Cosmic dust plays a vital role in many processes throughout the solar system. Knowledge of the evolution and properties of this dust provides a wealth of information about the dynamics of our solar system. In-situ measurements of cosmic dust are carried out by a variety of detection methods including integration plates, plasma detectors, acoustic sensors, and recently, polyvinylidene fluoride dust detectors. Polyvinylidene fluoride (PVDF) dust detectors were first used on the Vega 1 and 2 spacecraft and have been used on various missions since. The latest PVDF instruments are the Cosmic Dust Experiment (CDE) on the Aeronomy of Ice in the Mesosphere spacecraft and the Student Dust Counter (SDC) on the New Horizons spacecraft. This thesis describes the operating principles and applications of PVDF dust detectors with a specific focus on these two instruments. It presents the scientific motivation for the two instruments, their development and construction, the early data from the missions and design improvements for future PVDF detectors.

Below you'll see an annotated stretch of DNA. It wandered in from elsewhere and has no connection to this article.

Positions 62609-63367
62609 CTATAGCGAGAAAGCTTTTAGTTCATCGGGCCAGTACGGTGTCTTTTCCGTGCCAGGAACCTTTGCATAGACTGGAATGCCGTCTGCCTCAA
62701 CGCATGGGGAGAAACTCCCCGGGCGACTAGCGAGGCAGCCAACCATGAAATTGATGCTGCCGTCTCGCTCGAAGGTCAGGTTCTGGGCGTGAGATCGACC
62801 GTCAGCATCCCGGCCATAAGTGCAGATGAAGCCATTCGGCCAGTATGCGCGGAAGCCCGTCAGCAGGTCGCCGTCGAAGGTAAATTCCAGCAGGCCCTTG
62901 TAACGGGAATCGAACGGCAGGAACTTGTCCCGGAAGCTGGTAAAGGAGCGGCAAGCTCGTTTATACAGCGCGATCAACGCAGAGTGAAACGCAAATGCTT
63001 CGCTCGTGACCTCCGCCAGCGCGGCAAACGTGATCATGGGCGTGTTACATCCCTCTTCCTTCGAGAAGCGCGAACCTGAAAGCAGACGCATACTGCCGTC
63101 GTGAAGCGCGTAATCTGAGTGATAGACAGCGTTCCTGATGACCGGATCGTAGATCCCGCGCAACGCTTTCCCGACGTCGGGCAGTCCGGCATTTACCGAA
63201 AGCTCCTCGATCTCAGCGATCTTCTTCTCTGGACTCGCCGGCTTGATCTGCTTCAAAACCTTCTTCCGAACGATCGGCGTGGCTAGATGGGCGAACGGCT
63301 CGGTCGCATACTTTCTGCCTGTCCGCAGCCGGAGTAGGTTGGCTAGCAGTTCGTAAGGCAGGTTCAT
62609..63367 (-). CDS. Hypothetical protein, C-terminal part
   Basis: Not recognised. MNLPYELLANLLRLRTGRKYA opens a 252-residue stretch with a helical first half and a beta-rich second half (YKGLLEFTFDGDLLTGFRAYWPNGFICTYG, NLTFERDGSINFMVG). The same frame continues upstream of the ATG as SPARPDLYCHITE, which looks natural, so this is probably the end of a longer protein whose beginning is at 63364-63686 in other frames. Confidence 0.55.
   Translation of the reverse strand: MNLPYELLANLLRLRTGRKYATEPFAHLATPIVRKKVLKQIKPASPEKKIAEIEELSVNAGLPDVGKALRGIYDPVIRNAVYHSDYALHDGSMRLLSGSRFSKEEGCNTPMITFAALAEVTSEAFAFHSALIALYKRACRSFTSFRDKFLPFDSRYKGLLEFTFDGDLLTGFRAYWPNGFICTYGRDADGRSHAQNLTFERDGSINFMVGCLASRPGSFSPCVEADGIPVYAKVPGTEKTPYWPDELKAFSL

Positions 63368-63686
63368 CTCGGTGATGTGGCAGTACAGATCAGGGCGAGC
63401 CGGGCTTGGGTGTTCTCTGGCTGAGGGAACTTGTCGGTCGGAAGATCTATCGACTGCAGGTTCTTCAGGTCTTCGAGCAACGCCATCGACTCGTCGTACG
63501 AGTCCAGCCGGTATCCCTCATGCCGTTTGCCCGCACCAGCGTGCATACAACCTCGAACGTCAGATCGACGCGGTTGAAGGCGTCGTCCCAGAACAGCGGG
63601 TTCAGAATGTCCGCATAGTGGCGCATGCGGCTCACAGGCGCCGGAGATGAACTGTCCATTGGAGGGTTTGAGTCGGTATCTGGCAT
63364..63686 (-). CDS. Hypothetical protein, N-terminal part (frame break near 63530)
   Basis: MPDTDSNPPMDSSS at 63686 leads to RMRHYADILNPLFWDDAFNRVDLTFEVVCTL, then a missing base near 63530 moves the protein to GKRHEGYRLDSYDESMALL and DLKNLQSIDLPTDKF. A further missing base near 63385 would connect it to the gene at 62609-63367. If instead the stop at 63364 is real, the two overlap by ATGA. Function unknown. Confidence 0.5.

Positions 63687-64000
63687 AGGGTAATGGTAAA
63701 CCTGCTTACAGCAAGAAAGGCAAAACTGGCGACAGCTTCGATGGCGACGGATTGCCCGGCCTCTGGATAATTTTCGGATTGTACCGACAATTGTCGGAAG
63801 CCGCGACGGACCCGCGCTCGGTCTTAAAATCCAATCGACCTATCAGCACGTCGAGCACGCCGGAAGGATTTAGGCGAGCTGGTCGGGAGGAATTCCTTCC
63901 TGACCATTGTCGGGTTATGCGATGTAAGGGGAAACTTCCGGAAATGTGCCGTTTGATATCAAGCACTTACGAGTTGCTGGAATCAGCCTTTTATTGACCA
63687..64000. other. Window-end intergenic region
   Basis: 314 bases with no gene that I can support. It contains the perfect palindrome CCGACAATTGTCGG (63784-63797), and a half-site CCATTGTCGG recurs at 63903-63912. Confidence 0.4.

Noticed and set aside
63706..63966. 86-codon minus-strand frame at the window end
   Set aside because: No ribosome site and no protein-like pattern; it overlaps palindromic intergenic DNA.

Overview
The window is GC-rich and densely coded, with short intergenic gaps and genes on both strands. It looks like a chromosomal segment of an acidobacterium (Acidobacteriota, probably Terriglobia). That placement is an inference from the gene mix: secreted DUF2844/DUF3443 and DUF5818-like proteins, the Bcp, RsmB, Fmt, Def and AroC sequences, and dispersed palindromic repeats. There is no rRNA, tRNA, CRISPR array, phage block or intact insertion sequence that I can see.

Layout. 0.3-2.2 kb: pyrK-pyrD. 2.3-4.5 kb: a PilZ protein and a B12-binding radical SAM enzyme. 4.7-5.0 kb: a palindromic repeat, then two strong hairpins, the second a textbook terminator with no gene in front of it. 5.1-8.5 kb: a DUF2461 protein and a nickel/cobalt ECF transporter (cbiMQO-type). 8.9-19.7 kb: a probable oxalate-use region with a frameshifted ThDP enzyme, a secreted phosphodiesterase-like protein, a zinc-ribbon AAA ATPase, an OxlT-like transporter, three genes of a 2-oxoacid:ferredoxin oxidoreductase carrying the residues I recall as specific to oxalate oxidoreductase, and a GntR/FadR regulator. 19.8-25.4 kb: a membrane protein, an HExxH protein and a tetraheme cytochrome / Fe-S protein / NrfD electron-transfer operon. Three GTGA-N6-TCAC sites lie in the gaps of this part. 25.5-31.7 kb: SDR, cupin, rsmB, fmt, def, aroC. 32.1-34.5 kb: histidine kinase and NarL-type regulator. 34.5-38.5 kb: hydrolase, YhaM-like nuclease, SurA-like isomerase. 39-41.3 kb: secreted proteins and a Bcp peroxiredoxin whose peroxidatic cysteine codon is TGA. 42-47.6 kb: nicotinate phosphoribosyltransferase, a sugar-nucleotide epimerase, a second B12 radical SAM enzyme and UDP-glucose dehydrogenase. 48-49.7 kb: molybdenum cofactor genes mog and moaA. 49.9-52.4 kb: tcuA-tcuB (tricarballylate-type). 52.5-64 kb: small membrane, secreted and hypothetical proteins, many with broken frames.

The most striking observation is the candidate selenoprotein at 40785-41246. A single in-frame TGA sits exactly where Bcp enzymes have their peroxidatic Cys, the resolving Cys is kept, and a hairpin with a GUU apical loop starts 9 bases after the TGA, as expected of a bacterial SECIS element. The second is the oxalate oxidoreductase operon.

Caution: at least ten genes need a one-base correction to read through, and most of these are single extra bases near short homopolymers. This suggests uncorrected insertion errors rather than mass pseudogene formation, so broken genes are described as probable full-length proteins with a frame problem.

|School||UNIVERSITY OF COLORADO AT BOULDER|
|Subjects||Astronomy; Plasma physics|
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